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Marble back at the point for Iowa men's basketball ahead of Virginia showdown

BY TORK MASON | MARCH 27, 2013 5:00 AM

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The Iowa men’s basketball team is 6-2 since freshman point guard Mike Gesell suffered a foot injury in late February, and Devyn Marble is a big reason.

Gesell tweaked the injury in a 65-62 loss to Michigan State in the Big Ten Tournament on March 15, and Marble has spent much of his time manning the controls in the Hawkeyes’ first two NIT victories. The junior is averaging 25 points, 5.5 assists and just 1 turnover per game in the tournament.

Head coach Fran McCaffery said putting the ball in Marble’s hands to start every possession has been beneficial for the team during Gesell’s recovery.

“[Marble] clearly enjoys having [the ball],” McCaffery said. “He’s making plays and is not turning the ball over. He’s very unselfish and is scoring a lot more. It seems to be having a comforting effect, as everyone around him feels good with him with the ball.”

Point guard is not an unfamiliar role for Marble. The Southfield, Mich., native spent time at the position in each of his first two seasons in Black and Gold — including the majority of last year. But he moved to shooting guard at the start of this campaign, thanks to the additions of Gesell and fellow freshman Anthony Clemmons.

McCaffery said this move could be for the long term, despite the temptation to place Marble’s scoring ability on the wing.

“We feel like we should move him to the 2 spot because he’s big and can score, but we keep coming back to maybe he’s better with the ball,” McCaffery said in a teleconference on Monday. “Right now, our team is playing as well as we have all year with him with the ball.”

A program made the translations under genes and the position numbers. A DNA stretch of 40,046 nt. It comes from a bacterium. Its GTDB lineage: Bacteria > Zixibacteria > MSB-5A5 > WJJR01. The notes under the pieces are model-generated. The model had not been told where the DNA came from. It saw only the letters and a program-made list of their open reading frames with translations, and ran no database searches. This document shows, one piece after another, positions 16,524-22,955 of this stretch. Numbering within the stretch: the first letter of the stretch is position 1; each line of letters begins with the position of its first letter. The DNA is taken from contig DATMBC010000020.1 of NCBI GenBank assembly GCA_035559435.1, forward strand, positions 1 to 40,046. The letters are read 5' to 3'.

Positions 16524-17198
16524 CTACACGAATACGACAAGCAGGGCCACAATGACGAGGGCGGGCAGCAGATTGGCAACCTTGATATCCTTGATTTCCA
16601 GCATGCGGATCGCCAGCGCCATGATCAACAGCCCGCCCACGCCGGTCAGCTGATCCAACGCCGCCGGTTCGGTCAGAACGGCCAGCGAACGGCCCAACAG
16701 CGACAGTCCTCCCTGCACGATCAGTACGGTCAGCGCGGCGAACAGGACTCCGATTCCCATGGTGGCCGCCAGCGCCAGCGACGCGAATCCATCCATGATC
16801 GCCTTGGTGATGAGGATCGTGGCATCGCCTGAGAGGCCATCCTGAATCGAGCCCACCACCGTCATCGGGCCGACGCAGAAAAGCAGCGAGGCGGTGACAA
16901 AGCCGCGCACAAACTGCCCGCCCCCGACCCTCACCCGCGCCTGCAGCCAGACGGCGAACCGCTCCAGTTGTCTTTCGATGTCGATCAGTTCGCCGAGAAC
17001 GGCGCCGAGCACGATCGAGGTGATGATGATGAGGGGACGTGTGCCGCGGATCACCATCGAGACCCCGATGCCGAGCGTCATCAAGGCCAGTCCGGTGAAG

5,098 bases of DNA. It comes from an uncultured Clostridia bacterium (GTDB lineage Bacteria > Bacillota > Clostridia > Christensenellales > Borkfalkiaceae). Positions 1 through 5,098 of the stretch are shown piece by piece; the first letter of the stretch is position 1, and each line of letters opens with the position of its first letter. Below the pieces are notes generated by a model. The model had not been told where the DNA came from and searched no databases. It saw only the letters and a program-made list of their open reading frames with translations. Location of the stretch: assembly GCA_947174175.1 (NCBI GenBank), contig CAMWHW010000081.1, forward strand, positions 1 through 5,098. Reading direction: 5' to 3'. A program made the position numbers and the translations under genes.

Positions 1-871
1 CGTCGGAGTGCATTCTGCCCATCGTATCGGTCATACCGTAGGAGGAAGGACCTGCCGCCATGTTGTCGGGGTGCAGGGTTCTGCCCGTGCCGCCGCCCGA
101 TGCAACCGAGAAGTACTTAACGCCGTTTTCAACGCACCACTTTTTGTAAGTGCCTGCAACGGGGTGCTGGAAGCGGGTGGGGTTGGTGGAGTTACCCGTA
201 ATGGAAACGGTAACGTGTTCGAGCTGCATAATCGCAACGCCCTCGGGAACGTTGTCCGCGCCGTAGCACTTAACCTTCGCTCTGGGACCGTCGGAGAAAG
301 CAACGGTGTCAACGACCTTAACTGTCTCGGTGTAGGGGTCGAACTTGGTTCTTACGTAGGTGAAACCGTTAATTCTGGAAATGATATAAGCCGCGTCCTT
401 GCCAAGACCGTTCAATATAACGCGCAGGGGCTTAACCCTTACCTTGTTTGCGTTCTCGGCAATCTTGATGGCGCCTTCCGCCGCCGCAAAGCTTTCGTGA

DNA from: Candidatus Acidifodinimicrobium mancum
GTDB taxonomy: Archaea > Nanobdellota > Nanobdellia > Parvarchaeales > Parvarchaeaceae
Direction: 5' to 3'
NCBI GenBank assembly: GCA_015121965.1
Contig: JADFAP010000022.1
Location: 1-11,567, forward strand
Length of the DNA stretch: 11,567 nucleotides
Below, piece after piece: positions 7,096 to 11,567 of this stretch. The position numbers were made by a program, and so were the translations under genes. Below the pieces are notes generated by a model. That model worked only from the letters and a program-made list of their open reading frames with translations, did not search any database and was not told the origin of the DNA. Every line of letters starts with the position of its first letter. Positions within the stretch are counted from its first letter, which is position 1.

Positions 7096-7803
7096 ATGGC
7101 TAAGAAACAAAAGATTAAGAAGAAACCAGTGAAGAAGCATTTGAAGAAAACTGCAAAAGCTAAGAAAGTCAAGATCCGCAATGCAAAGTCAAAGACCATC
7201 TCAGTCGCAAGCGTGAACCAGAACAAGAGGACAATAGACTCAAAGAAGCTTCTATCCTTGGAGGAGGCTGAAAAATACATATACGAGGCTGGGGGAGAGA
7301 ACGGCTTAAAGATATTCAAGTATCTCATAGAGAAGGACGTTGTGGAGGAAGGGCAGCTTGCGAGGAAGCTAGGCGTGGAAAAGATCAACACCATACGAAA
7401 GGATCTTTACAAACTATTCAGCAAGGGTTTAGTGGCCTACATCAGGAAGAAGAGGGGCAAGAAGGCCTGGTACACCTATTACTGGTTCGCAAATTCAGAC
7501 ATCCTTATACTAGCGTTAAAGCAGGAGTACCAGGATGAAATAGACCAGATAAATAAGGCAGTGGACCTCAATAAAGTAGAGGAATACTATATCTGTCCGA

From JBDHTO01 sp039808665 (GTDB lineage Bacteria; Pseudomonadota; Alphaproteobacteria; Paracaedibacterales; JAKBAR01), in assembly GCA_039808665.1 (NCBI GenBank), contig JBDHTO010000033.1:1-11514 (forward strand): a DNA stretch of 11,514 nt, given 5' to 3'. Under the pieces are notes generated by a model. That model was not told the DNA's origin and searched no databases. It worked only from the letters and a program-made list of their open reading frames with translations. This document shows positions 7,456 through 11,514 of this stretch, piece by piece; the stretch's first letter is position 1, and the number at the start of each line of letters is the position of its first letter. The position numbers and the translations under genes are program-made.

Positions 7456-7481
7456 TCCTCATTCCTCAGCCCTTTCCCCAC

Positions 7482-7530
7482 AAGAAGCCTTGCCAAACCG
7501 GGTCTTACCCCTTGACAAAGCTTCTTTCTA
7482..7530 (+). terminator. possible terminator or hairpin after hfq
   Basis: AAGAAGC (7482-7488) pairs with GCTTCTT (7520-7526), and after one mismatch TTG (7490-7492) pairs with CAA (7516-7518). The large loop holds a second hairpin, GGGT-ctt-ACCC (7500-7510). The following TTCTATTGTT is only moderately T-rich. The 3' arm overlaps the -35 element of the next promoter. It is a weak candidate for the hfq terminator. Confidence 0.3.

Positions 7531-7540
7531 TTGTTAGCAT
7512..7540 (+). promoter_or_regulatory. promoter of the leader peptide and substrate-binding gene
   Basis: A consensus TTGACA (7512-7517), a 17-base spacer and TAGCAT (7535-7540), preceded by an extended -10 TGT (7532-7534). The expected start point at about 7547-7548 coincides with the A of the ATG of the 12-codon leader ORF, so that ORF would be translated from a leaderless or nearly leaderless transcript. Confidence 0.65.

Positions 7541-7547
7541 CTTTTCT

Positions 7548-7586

One of the biggest advantages Marble gives the team while playing at the point is size, both in his individual matchups and for the lineup as a whole.  Marble said that makes his job easier.

“Even when [smaller defenders] try to get up into me, I handle the ball good enough where it won’t bother me,” Marble said. “I can see over them and make the passes, where they need to be made and on time.”

He also allows McCaffery to use a much bigger lineup in which senior Eric May starts at the 2. That’s something McCaffery said would have seemed unimaginable a couple years ago, but May’s play this season has afforded the coaching staff the luxury of going big.

But perhaps the most noticeable difference from Marbles’ two games at point guard and the rest of the season has been the way the Hawkeyes have finished games. Sophomore Aaron White said that’s because of increased efficiency in the half-court game.

“Earlier in the season, we weren’t very successful at [executing efficiently in the half-court],” White said. “Our half-court game was a little stagnant — people weren’t moving, but [against Stony Brook on March 22], we ran a little time, got into our sets.

“A big part of that is the way Dev’s been playing.”


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